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Rachel plays in the living room as President Donald Trump is shown on a newscast inside the family's trailer. An incensed U.S. President Donald Trump has called the migrants “a tremendous onslaught,” sent troops to the border, and pushed for tougher controls and a far more extensive border wall. (Loren Elliott / REUTERS)

Rachel plays in the living room as President Donald Trump is shown on a newscast inside the family's trailer. An incensed U.S. President Donald Trump has called the migrants “a tremendous onslaught,” sent troops to the border, and pushed for tougher controls and a far more extensive border wall. (Loren Elliott / REUTERS)

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They are adjusting to life in the United States - shopping at Walmart, learning to drive, adopting a dog. Carolina has become good friends with her Honduran neighbours, Jefferson and Sulmy. But the children are unable to go to school without proof of identity, Orfa said. Finding food for them when she was not allowed to work was challenging. (Loren Elliott / REUTERS)

They are adjusting to life in the United States - shopping at Walmart, learning to drive, adopting a dog. Carolina has become good friends with her Honduran neighbours, Jefferson and Sulmy. But the children are unable to go to school without proof of identity, Orfa said. Finding food for them when she was not allowed to work was challenging. (Loren Elliott / REUTERS)

UPDATED ON FEB 18, 2019 01:31 PM IST
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Orfa and her daughters, Rachel and Carolina video chat with the children's father who is in Honduras. The family is settling in Texico, but hanging over their heads is the decision yet to come on whether they can stay or must return to Honduras. Most asylum claims from Central Americans are ultimately rejected. (Loren Elliott / REUTERS)

Orfa and her daughters, Rachel and Carolina video chat with the children's father who is in Honduras. The family is settling in Texico, but hanging over their heads is the decision yet to come on whether they can stay or must return to Honduras. Most asylum claims from Central Americans are ultimately rejected. (Loren Elliott / REUTERS)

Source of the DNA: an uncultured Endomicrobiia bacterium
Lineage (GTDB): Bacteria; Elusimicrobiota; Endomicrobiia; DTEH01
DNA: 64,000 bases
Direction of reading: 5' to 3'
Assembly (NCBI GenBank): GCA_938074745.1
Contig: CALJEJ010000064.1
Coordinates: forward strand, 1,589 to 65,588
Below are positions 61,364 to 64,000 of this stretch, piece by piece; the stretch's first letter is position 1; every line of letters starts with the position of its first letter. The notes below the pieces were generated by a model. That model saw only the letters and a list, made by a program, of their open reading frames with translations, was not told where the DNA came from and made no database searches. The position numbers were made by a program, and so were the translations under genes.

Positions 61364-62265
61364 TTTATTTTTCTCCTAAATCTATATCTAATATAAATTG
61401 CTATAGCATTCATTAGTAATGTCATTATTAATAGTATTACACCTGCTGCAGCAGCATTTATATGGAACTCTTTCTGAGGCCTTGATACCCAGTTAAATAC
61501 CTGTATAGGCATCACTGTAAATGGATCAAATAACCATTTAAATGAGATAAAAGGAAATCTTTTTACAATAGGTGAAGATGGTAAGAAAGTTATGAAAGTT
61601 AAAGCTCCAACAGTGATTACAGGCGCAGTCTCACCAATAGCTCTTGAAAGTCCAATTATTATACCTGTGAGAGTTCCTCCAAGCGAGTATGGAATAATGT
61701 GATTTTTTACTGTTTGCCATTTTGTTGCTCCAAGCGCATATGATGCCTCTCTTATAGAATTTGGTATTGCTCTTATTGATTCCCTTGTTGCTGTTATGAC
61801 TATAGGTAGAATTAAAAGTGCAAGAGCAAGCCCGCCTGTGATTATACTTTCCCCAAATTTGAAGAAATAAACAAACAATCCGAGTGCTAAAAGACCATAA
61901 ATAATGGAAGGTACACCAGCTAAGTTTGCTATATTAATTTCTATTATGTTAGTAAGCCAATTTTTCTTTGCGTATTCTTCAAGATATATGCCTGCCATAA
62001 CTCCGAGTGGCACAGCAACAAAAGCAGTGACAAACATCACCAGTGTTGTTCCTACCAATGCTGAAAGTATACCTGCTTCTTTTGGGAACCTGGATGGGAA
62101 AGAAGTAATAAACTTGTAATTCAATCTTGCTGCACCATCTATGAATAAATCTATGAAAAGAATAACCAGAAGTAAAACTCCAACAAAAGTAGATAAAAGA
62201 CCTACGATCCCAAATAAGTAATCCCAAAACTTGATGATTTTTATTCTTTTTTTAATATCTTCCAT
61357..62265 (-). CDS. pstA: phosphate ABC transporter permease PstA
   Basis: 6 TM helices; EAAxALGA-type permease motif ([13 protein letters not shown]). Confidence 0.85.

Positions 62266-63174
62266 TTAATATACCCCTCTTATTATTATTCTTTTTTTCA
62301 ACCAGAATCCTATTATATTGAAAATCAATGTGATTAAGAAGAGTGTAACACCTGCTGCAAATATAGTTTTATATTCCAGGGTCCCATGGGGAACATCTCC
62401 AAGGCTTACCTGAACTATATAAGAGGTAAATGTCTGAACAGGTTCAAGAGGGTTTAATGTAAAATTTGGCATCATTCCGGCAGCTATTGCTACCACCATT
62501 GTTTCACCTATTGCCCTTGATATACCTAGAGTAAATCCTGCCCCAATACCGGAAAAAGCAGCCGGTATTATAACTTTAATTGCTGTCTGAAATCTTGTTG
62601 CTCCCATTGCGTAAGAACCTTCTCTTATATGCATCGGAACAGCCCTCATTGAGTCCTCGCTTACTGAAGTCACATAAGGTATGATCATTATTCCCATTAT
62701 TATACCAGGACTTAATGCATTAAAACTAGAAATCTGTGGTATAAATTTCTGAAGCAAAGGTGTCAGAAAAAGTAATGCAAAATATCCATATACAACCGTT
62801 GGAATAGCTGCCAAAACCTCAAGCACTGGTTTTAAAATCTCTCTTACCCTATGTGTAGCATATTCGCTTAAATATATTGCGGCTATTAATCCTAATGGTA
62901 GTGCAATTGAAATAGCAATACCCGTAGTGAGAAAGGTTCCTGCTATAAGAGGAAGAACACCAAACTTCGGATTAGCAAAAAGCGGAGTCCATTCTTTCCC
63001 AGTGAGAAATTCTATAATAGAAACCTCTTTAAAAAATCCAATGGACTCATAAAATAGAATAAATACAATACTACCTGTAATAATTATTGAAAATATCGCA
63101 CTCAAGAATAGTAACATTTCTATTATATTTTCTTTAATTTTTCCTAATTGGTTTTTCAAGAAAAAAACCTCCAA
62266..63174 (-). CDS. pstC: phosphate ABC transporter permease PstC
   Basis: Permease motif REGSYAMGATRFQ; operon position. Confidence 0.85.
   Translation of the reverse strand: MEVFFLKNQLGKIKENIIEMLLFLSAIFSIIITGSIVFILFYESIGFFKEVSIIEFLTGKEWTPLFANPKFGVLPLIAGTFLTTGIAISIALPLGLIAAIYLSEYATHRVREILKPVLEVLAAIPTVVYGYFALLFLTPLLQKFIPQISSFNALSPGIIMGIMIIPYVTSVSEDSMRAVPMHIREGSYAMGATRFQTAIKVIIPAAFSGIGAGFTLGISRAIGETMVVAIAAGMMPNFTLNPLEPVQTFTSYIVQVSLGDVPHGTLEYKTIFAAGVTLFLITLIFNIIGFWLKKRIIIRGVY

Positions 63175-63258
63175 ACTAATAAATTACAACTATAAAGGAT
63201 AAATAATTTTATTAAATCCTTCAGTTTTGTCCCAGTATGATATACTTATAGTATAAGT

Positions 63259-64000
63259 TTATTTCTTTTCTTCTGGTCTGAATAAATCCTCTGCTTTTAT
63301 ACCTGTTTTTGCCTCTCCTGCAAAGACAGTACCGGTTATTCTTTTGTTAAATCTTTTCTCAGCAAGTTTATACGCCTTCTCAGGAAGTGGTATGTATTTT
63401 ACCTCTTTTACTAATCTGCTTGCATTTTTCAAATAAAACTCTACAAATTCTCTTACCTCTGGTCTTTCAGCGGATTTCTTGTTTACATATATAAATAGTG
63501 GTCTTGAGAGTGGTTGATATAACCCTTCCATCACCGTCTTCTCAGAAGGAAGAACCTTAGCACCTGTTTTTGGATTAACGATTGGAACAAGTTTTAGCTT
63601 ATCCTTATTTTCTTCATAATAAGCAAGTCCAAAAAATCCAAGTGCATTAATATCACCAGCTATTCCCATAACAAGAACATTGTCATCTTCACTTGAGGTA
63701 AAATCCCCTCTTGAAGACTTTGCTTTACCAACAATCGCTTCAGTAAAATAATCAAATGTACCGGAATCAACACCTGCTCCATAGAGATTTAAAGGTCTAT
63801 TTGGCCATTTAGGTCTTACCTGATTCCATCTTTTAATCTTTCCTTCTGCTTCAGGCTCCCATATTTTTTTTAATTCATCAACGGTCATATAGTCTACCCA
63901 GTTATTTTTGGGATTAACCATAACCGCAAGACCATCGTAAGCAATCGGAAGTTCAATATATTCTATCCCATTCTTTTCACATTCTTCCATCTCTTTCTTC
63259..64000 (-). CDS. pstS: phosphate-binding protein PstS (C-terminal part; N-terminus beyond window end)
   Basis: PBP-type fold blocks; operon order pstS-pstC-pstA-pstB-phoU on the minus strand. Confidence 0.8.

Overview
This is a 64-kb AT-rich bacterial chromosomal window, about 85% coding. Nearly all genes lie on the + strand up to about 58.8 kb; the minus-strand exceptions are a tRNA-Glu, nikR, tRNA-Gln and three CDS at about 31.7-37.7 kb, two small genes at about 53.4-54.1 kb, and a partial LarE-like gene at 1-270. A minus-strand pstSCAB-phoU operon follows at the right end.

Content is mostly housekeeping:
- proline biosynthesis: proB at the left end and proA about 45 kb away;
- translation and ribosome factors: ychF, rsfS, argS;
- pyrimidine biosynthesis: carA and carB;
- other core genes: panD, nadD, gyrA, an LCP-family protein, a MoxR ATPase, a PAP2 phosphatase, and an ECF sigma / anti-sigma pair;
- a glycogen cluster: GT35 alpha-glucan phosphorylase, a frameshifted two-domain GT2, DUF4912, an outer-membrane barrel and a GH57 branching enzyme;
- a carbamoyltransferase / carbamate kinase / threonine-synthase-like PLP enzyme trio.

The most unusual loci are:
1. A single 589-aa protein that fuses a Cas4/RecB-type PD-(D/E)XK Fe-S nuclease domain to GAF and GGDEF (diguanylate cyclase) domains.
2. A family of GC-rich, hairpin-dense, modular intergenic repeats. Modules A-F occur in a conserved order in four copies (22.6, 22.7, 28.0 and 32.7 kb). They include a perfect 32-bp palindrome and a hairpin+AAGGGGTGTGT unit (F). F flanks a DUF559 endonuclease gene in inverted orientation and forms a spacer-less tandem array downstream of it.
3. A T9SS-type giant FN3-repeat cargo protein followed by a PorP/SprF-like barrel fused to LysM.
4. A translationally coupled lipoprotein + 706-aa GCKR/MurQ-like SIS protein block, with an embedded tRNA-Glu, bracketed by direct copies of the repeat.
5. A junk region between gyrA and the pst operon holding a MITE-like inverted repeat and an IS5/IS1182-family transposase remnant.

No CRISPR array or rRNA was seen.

UPDATED ON FEB 18, 2019 01:31 PM IST
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Carolina prepares to leave the family's trailer for a party in Texico. In her native town San Pedro Sula in Honduras, the seventeen-year-old’s school friend was raped by gang members, and Caroline was told that “she was next.” She could never go out in Honduras, unlike now. (Loren Elliott / REUTERS)

Carolina prepares to leave the family's trailer for a party in Texico. In her native town San Pedro Sula in Honduras, the seventeen-year-old’s school friend was raped by gang members, and Caroline was told that “she was next.” She could never go out in Honduras, unlike now. (Loren Elliott / REUTERS)

UPDATED ON FEB 18, 2019 01:31 PM IST
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A Honduras calendar is fixed to a wall inside the family's trailer in Texico. “I want to give the children what I can, have them go to school,” said Orfa. “They are the important ones. It is not easy here, but maybe the children can study and achieve something.” (Loren Elliott / REUTERS)

A Honduras calendar is fixed to a wall inside the family's trailer in Texico. “I want to give the children what I can, have them go to school,” said Orfa. “They are the important ones. It is not easy here, but maybe the children can study and achieve something.” (Loren Elliott / REUTERS)

UPDATED ON FEB 18, 2019 01:31 PM IST